While trait-based plant ecology attempts to use small numbers of organ-level traits to predict ecological strategies, there is a major gap between organ-level ecophysiology and plant fitness in an environmental context. Bridging this gap are whole-plant organisational traits, including reproductive timing and biomass allocation patterns.
Mason et al. explore the role of these traits in adaptation to diverse environments, using a phylogenetic comparative approach across wild sunflowers (Helianthus). Whole-plant organisational traits are shown to be just as important as organ-level traits in predicting ecological strategies in sunflowers, demonstrating that trait-based ecology can be strengthened through the explicit inclusion of whole-plant organisation.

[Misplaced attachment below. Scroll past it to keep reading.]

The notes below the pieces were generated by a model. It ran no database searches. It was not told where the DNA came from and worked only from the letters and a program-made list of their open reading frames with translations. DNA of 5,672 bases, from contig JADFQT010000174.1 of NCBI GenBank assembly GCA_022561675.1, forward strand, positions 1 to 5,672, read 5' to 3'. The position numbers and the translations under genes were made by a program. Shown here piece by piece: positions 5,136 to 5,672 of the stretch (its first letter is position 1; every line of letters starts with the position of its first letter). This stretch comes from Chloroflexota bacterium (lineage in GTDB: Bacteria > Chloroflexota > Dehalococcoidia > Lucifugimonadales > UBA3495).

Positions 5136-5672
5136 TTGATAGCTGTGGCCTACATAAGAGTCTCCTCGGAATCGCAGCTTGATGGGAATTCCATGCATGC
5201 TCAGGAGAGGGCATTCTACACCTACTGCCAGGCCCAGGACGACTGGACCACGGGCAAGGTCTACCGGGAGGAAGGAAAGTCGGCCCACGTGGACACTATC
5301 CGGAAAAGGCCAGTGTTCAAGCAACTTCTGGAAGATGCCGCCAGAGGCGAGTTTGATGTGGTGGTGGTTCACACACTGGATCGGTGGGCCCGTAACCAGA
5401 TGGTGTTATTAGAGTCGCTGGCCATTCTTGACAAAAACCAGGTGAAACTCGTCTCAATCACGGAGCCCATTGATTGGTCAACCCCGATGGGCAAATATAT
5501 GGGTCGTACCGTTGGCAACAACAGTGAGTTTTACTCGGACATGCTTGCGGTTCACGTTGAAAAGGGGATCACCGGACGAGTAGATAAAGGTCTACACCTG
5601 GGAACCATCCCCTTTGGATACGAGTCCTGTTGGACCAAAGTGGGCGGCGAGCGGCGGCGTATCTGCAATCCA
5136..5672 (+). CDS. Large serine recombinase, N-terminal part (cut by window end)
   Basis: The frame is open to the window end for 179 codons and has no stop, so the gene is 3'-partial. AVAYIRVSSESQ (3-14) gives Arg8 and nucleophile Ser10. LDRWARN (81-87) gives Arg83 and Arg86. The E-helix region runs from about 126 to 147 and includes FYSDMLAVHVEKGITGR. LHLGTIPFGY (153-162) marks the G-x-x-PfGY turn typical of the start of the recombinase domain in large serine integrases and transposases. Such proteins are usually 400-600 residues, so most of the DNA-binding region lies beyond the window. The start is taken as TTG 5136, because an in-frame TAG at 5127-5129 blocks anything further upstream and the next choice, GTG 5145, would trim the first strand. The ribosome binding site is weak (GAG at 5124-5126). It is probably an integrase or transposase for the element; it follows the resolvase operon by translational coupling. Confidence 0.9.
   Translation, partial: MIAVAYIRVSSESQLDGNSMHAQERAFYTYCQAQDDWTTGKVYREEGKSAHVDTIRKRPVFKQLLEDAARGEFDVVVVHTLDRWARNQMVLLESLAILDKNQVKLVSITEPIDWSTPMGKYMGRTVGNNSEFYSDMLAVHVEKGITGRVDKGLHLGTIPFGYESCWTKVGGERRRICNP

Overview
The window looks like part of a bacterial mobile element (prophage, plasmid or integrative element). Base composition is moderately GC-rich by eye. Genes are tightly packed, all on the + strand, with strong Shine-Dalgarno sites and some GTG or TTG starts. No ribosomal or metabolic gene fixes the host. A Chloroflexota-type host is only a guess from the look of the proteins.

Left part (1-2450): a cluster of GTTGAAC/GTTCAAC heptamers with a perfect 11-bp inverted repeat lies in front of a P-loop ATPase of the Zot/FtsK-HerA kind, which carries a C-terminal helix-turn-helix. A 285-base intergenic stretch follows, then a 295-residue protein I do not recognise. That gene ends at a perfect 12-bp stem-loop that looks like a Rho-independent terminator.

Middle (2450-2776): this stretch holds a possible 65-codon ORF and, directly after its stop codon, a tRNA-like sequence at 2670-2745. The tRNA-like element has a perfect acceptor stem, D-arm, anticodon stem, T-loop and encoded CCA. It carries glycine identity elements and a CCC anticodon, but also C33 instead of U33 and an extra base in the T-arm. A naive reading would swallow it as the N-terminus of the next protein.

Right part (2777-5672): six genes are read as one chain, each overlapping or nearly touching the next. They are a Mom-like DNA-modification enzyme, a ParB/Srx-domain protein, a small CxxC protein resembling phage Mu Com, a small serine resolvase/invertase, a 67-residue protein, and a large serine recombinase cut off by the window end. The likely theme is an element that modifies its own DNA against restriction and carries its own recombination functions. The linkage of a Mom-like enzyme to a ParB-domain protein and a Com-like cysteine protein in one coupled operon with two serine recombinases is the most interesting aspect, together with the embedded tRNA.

Mason, C. M., Goolsby, E. W., Davis, K. E., Bullock, D. V., & Donovan, L. A. (2017). Importance of whole-plant biomass allocation and reproductive timing to habitat differentiation across the North American sunflowers. Annals of Botany, 119(7), 1131–1142. https://doi.org/10.1093/aob/mcx002